Dictionary of Art and Artists



 

 


History of

Architecture and Sculpture

 
 

 

 
 

 
 

CONTENTS:

 
 

PART ONE
THE ANCIENT WORLD
PREHISTORIC ART
EGYPTIAN ART

ANCIENT NEAR EASTERN ART
AEGEAN ART
GREEK ART
ETRUSCAN ART
ROMAN ART
EARLY CHRISTIAN AND BYZANTINE ART

PART TWO
THE MIDDLE AGES
EARLY MEDIEVAL ART
ROMANESQUE ART
GOTHIC ART

PART THREE
THE RENAISSANCE THROUGH THE ROCOCO
LATE GOTHIC
THE EARLY RENAISSANCE IN ITALY
THE HIGH RENAISSANCE IN ITALY
MANNERISM AND OTHER TRENDS
THE RENAISSANCE IN THE NORTH
THE BAROQUE IN ITALY AND SPAIN
THE BAROQUE IN FLANDERS AND HOLLAND
THE BAROQUE
THE ROCOCO

PART FOUR
THE MODERN WORLD
NEOCLASSICISM AND ROMANTICISM
REALISM AND IMPRESSIONISM
POST-IMPRESSIONISM, SYMBOLISM, AND ART NOUVEAU

PART FIVE
TWENTIETH-CENTURY
TWENTIETH-CENTURY SCULPTURE
TWENTIETH-CENTURY ARCHITECTURE


INDEX
FIGURES
 

 
 

 
 

CHAPTER THREE
 

GOTHIC ART
 

ARCHITECTURE - Part 1, 2, 3, 4, 5, 6, 7, 8, 9, 10, 11, 12, 13, 14

SCULPTURE - Part 1, 2, 3, 4, 5, 6, 7, 8, 9, 10, 11, 12, 13, 14

STAINED GLASS - Part 1, 2

PAINTING - Part 1, 2

 

SCULPTURE

 

Italy



GIOVANNI PISANO.

Half a century later Nicola's son Giovanni Pisano (1245/50-after
1314), who was an equally gifted sculptor, carved a marble pulpit for Pisa Cathedral. It, too, includes a Nativity (fig. 502). Both panels have a good many things in common, as we might well expect, yet they also offer a sharpand instructivecontrast. Giovanni's slender, swaying figures, with their smoothly flowing draperies, recall neither classical antiquity nor the Visitation group at Reims. Instead, they reflect the elegant style of the royal court at Paris that had become the standard Gothic formula during the later thirteenth century. And with this change there has come about a new treatment of relief: to Giovanni Pisano, space is as important as plastic form. The figures are no longer tightly packed together. They are now spaced far enough apart to let us see the landscape setting that contains them, and each figure has been allotted its own pocket of space. If Nicola's Nativity strikes us as essentially a sequence of bulging, rounded masses, Giovanni's appears to be made up mainly of cavities and shadows.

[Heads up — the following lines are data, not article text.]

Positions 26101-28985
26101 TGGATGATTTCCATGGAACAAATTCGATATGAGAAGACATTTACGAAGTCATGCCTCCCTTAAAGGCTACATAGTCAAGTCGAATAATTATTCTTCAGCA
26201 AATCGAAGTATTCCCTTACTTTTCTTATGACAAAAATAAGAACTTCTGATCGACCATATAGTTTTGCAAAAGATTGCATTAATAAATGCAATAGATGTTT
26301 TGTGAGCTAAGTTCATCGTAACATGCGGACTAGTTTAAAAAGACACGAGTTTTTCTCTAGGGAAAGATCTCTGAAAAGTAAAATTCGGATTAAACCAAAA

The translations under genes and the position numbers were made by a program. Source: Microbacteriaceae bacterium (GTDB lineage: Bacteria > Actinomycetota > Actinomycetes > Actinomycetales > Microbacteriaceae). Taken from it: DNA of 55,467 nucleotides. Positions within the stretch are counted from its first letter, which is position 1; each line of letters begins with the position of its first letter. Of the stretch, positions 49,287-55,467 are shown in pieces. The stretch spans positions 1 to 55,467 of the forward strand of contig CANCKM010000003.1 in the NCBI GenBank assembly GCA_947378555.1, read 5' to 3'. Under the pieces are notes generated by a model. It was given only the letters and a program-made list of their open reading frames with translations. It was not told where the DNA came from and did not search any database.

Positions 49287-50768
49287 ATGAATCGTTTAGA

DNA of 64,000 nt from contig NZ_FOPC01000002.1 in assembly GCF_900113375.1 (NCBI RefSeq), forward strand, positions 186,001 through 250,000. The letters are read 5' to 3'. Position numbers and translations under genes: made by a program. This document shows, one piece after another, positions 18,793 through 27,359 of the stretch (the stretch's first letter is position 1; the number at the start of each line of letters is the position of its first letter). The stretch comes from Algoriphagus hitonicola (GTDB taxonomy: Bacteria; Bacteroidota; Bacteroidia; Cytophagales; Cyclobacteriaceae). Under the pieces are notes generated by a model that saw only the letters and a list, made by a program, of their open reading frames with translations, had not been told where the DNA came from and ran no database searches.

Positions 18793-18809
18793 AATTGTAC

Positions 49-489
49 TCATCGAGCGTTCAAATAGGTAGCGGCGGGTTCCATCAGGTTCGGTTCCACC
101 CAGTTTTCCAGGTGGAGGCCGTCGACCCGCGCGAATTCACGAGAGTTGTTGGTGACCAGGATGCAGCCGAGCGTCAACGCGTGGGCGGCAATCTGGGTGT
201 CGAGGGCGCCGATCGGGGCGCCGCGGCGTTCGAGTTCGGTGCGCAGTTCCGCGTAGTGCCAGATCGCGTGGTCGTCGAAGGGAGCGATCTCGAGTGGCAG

503.Madonna and Child. 1305-06. Marble, height: 129 cm. Cappella Scrovegni (Arena Chapel), Padua
504. Madonna and Child. c. 1299. Ivory. Treasury, Duomo, Pisa
Madonna and Child. c. 1280. Marble. Camposanto, Pisa

Giovanni Pisano, then, follows the same trend toward disembodiment that we encountered north of the Alps around 1300, only he does so in a more limited way. Compared to The Virgin of Paris (fig. 491), his Madonna (figs. 503 and 504) immediately evokes memories of Nicola's style. The three-dimensional firmness of the modeling is further emphasized by the strong turn of the head and the thrust-out left hip. We also note the heavy, buttresslike folds that anchor the figure to its base. Yet there can be no doubt that the Prato statue derives from a French prototype which must have been rather like The Virgin of Paris. The back view, with its suggestion of "Gothic sway," reveals the connection more clearly than the front view, which hides the pose beneath a great swathe of drapery.